Berkeley/Stanford African Studies Newsletter, Winter 1996-97

Berkeley/Stanford African Studies Newsletter, Winter 1996-97



WINTER 1996-97


Carl G. Rosberg

It is with great regret that we announce the death of Carl G. Rosberg on October 3, 1996 following a long series of illnesses. He was 73 years old. Carl Rosberg is remembered by many Africanists at Berkeley and elsewhere as a pioneer in the study of African politics in the United States. He was particularly critical in establishing and maintaining African Studies at the University of California at Berkeley, and he led the Center for African Studies at Berkeley for many years. On the Berkeley faculty since 1958, Rosberg was also the director of the Institute of International Studies, 1973-89; and the Chair of the Department of Political Science, 1969-74. He also held positions at three African universities (Makerere, Nairobi and Dar es Salaam) over the course of his career. He retired in 1991.

Born in 1923 in Oakland, he served in the US Army Air Force as a navigator during World War II. He was shot down over Romania in 1944 and was a prisoner of war until liberated by Russian troops in 1945. He went on to earn his doctorate at Oxford University in 1954. In subsequent years at UC Berkeley, Rosberg played a key role in organizing scholarly exchanges with the former U.S.S.R and China, then virtually closed to the world<:r'>s academic community. As Director of IIS, he instituted undergraduate majors in political economy and development studies and established a graduate fellowship program in international and comparative studies. Especially important to him was the Nairobi exchange program, facilitating student exchanges between Berkeley and Kenya.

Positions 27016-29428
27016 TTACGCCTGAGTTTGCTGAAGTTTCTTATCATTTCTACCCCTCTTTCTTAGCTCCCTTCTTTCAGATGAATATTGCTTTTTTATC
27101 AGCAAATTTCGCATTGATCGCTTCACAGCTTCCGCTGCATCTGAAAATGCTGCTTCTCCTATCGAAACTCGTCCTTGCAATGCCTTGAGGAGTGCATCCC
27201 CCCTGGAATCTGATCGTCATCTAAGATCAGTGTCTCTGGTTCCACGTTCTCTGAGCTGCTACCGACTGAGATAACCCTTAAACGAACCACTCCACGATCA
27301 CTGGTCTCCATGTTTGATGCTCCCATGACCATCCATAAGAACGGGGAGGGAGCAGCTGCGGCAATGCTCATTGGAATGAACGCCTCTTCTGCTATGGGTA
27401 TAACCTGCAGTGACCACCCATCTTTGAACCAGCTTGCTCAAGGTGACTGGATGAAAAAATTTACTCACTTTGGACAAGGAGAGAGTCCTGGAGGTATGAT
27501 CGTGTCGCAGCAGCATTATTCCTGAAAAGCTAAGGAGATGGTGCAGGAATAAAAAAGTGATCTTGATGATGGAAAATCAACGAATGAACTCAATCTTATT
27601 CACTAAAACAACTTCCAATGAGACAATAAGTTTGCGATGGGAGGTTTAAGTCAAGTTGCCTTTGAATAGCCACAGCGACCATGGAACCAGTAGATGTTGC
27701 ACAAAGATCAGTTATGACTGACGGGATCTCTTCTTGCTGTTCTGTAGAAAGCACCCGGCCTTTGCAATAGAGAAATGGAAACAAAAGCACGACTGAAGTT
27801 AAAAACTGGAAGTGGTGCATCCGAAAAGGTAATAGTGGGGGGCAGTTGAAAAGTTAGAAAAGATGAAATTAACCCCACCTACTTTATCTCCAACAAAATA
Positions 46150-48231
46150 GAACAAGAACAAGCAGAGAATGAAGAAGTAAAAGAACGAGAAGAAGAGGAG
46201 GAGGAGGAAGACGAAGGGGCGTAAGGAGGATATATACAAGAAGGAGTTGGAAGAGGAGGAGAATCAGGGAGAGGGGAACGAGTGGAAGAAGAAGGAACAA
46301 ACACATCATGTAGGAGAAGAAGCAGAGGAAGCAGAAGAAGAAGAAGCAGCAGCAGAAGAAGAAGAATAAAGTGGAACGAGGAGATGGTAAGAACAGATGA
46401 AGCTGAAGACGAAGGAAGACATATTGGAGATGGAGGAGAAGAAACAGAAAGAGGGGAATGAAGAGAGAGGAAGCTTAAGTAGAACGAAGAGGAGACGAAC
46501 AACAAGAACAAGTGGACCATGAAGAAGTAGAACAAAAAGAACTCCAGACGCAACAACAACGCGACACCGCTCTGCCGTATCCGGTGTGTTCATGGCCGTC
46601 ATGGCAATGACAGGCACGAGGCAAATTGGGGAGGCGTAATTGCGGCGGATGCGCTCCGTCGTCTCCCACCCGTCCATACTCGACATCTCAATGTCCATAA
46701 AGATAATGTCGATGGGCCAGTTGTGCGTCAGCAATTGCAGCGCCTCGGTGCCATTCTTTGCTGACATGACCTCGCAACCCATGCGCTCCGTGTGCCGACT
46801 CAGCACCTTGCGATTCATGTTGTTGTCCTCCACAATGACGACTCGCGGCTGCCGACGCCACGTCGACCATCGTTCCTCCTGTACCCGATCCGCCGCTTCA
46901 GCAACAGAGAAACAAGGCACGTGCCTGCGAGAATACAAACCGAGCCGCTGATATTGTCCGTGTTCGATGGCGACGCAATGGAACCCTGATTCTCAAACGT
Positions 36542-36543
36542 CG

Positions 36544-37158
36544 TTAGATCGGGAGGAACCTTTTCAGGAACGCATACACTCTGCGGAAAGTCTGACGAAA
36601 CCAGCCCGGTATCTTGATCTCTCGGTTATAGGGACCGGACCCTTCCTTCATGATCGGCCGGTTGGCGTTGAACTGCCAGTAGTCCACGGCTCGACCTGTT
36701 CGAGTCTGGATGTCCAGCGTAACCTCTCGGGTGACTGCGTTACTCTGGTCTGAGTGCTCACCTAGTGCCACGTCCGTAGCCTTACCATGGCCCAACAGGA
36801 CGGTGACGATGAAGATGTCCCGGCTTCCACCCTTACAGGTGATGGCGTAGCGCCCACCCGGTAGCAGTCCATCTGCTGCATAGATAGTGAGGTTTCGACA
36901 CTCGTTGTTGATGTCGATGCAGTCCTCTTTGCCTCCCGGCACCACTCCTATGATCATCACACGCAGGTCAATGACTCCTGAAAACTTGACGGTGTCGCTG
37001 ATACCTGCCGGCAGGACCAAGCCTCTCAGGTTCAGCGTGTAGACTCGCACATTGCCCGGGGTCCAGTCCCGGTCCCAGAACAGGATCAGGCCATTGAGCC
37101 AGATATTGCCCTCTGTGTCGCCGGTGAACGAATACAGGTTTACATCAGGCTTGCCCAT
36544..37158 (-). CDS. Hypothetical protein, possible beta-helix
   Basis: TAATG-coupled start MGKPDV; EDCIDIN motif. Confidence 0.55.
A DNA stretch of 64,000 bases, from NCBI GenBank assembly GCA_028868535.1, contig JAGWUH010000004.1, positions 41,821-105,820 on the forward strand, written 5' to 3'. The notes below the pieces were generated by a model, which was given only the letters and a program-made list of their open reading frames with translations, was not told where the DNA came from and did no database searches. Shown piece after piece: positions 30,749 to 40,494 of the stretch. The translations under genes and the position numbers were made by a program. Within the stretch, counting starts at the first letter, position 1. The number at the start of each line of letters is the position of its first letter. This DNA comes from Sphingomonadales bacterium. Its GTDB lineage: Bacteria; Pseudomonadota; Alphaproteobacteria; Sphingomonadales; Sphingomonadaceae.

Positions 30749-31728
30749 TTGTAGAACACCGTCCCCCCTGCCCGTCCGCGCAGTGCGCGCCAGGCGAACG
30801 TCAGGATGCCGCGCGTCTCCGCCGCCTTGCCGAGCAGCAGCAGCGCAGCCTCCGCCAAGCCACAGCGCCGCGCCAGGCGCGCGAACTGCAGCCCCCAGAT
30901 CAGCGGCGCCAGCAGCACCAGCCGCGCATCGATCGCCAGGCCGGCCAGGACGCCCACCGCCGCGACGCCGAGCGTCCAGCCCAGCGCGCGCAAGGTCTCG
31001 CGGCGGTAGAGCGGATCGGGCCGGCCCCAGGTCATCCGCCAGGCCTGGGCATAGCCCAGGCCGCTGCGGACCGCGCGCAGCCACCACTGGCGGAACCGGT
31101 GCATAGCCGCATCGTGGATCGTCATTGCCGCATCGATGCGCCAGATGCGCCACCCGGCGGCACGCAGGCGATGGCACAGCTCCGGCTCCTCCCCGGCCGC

Rosberg had a tremendous impact as a teacher and as a mentor of graduate students, particularly African students. His relationship with students was marked by a genuine concern for their careers and welfare, and he worked diligently to find support or solve problems for them. He also co-authored articles and books with students and former students, further promoting their careers. Many of those whom he taught and encouraged over the years assumed leadership roles in African studies at major universities around the world.

In addition to the heavy administrative responsibilities he undertook during his tenure at Berkeley, Carl Rosberg continued to publish scholarly works, many of which are standards in the field such as The Myth of <:l'>Mau Mau<:r'>: Nationalism in Kenya (1966) co-authored with John Nottingham, and Personal Rule in Black Africa: Prince, Autocrat, Prophet, Tyrant (1982) co-authored with Robert Jackson.

On November 22, 1996, the Department of Political Science, chaired by Robert Price, a student of Carl<:r'>s, hosted a memorial service for him. At the service, the depth of gratitude for his various contributions and for the manner in which he conducted his work was keenly expressed. We will all miss his direct and caring style.

To honor the memory of Carl G. Rosberg, the Chancellor of the University of California at Berkeley, the Dean of International and Area Studies, and the Director of the Institute of International Studies are establishing the Rosberg Scholar Award at the Institute of International Studies. Undergraduate and graduate students will be eligible for the award, which will support research and study travel to Africa. To contribute to the fund, please send checks made out to the UC Regents-Rosberg Memorial Fund, Institute of International Studies, 215 Moses Hall #2308, University of California, Berkeley, CA 94720-2308. Contributions are tax-deductible.